Bars (almost non existent across the river), bespoke clothing, and jewelry stores start popping up. Then you find whole blocks of just bars and fine dining.
Thankfully, some of the old neighborhood remains. There is a Denny’s filled with old couples who are regulars, doing their regular thing. One man, well over 70, gets up and dances to an old disco song. Everyone claps when he is done, and he spins, bows, chuckles, and leaves.
Then there is the Circle Seven Express, with its way way way politically incorrect mural of famous black men, including (uh, oh my) Bill Cosby. Underneath the mural is a votive candle and Sutter Home memorial to a recently slain man (“One of three brothers killed for nothing”).
Walk a little further west and normie DC is entirely gone, replaced by massive government buildings next to massive fancy restaurants, next to massive touristy stuff. It isn’t bad necessarily, it can be rather fun and beautiful in the right light and right mood, but isn’t a neighborhood. It its the nation’s capital, and stuff has to get done. With a lot of seriousness. Don’t laugh. Don’t smirk. Ruling the world, or at least the subcommittee on implementing Reg S in midsized financial institutions, is important and serious stuff.
My second walk the next day takes me thirteen miles from the 495 beltway up through Northern Virginia to the White House. It is a very different walk through a much whiter and much wealthier part of the DC area.
The first neighborhood north of the beltway is Alexandria, which is shockingly different from the more humble scrappy Huntington area I start in. If any neighborhood represents the DC of “out of touch over educated bureaucratic elites” it is Alexandria, which is perhaps one of the most Front Row areas in the US, and very uptight.
Everything in the neighborhood is about making sure you know how correct it is. From the countless precisely worded historical signs, to the stores making sure you know what they are selling is “100% fair trade,” or Green this or Eco that, to the constant politicization of everything, from Resistance bumper stickers to murals celebrating famous Liberal political figures like Ruth Bader Ginsberg.
It is especially jarring after the walk through the far more relaxed, far less showy Anacostia, and while it certainly feels safe, it also feels like at any moment you will get yelled at by a Hall Monitor for doing something wrong.
So it is a relief to find a more humble, and slightly less uptight area to the north, where there is still the lingering remains of the working class and black communities that have been mostly priced out of the area.
Another pocket of normalcy is further north on Glebe Road (great name!), where there is a hub of immigrant businesses, including a huge grocery store selling every type of food from every country south of the US.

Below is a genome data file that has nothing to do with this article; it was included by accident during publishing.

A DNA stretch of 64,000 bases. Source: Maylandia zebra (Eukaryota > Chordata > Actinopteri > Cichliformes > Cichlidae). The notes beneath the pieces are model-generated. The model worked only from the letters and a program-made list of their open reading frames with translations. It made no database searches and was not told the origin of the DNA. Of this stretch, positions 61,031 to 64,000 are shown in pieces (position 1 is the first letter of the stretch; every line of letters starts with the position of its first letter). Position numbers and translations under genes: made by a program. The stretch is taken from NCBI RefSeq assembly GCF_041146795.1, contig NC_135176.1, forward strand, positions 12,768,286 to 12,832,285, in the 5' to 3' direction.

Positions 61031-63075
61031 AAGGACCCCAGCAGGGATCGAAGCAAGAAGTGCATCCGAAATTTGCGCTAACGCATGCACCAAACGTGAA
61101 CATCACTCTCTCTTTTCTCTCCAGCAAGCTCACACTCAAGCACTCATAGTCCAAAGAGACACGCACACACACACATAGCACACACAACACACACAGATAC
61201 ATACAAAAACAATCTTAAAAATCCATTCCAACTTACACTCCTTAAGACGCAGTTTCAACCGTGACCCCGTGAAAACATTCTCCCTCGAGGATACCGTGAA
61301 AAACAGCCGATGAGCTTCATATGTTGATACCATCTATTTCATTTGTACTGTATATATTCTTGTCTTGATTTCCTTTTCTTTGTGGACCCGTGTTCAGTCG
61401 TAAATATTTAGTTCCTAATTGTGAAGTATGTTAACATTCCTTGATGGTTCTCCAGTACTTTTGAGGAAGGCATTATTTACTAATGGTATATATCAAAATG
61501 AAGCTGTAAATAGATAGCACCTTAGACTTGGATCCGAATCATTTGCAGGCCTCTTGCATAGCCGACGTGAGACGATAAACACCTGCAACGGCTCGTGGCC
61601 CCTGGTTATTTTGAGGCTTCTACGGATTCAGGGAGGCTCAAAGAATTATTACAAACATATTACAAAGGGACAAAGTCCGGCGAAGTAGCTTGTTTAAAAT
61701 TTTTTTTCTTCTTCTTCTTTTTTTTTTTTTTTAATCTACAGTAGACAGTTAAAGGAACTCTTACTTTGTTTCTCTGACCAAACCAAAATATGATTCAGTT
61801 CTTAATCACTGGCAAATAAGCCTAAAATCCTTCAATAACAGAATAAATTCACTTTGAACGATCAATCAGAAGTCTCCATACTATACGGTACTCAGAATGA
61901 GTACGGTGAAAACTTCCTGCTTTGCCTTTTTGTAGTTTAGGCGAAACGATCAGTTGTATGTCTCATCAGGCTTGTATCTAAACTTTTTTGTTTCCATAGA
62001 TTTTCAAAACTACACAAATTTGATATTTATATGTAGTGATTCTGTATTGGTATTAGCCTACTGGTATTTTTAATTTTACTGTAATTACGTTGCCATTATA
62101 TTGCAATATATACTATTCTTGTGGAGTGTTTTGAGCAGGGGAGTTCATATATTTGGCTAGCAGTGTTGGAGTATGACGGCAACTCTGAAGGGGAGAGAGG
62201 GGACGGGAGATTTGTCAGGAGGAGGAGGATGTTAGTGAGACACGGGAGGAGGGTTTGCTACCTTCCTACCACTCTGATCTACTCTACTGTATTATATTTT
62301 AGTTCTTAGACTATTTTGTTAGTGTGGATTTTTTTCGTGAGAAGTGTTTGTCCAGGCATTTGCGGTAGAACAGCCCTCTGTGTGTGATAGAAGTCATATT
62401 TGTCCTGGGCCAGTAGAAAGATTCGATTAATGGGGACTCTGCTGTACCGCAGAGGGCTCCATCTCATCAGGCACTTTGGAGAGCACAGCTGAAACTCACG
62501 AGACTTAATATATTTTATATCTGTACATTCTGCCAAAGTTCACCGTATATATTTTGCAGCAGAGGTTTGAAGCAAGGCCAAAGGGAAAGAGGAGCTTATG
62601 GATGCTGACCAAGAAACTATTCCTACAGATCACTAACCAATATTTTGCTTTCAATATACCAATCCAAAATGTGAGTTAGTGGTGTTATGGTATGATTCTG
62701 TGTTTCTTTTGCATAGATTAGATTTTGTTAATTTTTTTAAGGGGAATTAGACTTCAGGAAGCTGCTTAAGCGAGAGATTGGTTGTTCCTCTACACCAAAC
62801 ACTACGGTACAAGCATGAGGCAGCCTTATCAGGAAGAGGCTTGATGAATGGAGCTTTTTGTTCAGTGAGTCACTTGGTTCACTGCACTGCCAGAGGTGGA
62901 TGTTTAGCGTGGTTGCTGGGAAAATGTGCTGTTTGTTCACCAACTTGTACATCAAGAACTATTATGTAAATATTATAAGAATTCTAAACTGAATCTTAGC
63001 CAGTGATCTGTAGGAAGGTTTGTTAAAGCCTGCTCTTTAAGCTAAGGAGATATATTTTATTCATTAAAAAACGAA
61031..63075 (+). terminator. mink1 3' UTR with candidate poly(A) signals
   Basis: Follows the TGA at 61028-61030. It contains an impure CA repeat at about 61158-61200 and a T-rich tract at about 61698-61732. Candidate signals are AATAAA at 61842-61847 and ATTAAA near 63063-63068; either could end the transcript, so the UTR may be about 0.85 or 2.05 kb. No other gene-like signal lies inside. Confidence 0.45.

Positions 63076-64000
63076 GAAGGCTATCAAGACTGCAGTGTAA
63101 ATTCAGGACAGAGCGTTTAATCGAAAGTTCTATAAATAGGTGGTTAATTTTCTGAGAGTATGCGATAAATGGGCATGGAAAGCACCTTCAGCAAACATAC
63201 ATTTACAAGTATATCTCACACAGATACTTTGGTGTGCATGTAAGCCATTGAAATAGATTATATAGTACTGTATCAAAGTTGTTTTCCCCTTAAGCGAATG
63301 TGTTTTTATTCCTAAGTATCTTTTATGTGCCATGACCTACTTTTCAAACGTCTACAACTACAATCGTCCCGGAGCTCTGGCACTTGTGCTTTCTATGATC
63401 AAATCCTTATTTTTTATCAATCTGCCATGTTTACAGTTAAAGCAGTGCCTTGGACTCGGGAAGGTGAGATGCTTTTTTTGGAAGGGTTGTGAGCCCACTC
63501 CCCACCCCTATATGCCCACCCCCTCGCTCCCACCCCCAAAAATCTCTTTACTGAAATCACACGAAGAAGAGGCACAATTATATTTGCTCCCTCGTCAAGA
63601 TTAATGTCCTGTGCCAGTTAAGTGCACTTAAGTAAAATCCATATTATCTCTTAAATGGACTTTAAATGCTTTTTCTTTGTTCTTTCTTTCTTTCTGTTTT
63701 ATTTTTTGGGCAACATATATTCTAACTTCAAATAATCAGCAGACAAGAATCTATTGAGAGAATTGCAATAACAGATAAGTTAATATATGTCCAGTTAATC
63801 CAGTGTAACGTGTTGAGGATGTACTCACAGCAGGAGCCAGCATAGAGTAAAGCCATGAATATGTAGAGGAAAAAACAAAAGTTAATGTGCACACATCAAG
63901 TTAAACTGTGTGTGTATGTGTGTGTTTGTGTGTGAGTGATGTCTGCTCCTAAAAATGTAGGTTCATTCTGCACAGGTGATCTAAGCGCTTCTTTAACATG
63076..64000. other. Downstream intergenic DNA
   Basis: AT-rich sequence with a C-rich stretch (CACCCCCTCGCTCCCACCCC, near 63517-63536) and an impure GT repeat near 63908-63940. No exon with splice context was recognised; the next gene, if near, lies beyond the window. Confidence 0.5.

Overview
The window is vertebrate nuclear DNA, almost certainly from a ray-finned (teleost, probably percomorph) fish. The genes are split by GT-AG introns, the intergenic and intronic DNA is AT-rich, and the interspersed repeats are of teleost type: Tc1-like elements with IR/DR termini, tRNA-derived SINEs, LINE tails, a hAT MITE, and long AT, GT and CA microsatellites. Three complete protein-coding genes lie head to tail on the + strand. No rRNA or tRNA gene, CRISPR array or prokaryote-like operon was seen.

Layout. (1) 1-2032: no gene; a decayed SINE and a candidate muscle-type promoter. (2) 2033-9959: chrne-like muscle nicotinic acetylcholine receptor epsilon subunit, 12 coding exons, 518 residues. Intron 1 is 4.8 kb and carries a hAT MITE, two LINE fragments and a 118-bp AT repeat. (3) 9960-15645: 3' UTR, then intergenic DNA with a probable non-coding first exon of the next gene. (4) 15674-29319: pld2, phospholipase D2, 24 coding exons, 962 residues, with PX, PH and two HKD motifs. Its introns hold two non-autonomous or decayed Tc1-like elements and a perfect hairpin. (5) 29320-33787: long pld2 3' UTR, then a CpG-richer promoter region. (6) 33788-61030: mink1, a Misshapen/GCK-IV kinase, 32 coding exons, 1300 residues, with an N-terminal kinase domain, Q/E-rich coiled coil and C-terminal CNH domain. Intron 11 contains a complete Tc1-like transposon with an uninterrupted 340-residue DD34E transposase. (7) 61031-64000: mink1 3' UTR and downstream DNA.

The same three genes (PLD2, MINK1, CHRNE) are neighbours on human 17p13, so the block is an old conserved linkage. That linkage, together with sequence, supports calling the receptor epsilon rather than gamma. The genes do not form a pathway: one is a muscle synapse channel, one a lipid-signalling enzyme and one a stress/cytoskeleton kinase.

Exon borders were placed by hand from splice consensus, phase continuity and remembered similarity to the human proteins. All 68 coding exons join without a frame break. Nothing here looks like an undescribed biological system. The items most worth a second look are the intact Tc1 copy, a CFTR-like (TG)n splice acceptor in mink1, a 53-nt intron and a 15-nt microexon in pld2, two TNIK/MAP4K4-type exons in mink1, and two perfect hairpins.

There is also an old school McDonald’s, playing old school pop hits, where you are far more likely to hear Spanish than English. It is a refreshing dose after everything that came before it.
Finally, after passing a waste water plant (Metaphor Alert!), you come to a miles long stretch of perhaps the most soulless strip in all the US. Branded as either Pentagon City, or Crystal City, it is one dreary corporate boxed building after another. A line up of all the great carnivores of government pork — Deloitte, Lockheed Martin, Arthur Anderson, etc etc. You can almost see the giant endless stream of dollars flowing out of DC, over the river, straight down into them, engorging a horde of khaki-ed consultants, experts, and accountants tallying up their profits from another War on (fill in blank)!
The corporate soullessness is made all the more stark by the final leg of the walk past the airport, past the clusters of plane nuts, young couples, and families, giggling, laughing, and hugging as the sun sets and planes land right over them, then over the Potomac onto the Mall. It is an absolutely beautiful stretch that almost completely erases what came before it and reminds you how wonderful and beautiful DC can be.
While my two walks went through the two very different parts of DC, what unites them, besides proximity, is both voted overwhelmingly for Democrats, and both are core to the party. Both represent a wing of the Democratic Parties base. Anacostia and south eastern DC the black vote, and Alexandria and northern Virginia the college educated white vote.
When viewed within a historical context, that coalition makes complete sense. When viewed at the ground level, it makes a little less sense. Or, at least, it makes you wonder how much longer it can last. Two very different groups, with two very different outlooks, and two very different ways of approaching the world. In a deep way.